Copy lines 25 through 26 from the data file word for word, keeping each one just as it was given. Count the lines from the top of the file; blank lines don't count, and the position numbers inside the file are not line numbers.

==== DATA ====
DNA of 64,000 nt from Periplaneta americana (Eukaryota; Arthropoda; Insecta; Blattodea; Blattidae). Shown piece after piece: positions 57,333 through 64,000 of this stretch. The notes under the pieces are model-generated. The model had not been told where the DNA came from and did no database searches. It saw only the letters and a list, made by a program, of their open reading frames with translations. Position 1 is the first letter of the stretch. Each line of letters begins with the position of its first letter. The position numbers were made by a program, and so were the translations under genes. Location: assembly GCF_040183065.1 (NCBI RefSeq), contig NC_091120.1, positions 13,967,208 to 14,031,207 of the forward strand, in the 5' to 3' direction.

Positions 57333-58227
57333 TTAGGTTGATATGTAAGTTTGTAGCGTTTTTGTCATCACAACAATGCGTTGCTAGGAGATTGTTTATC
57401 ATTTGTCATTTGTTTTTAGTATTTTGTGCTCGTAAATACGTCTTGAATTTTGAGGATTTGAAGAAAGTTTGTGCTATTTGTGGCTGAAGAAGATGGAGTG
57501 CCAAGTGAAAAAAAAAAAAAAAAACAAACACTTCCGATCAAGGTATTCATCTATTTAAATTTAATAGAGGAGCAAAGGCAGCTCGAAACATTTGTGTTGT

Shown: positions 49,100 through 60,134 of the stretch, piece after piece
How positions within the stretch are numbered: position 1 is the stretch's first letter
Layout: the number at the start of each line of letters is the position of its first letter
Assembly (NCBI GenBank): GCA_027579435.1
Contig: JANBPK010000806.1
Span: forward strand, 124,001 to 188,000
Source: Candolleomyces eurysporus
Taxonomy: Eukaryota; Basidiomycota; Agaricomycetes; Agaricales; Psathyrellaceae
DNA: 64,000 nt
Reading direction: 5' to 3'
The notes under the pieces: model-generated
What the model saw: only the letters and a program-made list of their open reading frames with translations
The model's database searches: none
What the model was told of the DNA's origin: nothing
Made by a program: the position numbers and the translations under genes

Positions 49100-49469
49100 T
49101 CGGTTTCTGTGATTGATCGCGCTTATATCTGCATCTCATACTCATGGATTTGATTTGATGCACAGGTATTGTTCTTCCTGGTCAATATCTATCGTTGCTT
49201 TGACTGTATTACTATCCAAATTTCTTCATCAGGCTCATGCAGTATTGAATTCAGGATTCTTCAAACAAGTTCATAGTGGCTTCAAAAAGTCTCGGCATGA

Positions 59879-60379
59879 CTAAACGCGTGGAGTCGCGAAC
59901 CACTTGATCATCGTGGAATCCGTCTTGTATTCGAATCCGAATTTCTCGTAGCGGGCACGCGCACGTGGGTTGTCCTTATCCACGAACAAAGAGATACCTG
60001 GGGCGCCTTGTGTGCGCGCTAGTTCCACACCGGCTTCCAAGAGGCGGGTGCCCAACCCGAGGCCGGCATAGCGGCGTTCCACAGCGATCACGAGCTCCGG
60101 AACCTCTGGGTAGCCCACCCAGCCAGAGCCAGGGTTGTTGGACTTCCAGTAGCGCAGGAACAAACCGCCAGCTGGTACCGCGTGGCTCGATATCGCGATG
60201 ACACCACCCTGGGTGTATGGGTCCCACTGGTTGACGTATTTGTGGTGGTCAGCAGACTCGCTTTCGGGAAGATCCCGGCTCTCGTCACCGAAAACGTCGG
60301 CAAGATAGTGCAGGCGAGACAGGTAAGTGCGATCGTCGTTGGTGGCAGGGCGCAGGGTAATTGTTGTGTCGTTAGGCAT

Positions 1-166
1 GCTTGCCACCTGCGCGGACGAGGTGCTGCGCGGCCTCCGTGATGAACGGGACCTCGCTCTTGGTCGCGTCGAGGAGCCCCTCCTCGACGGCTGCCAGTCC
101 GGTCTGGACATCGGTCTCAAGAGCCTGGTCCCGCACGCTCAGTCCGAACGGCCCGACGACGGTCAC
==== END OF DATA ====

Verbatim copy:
Positions 59879-60379
59879 CTAAACGCGTGGAGTCGCGAAC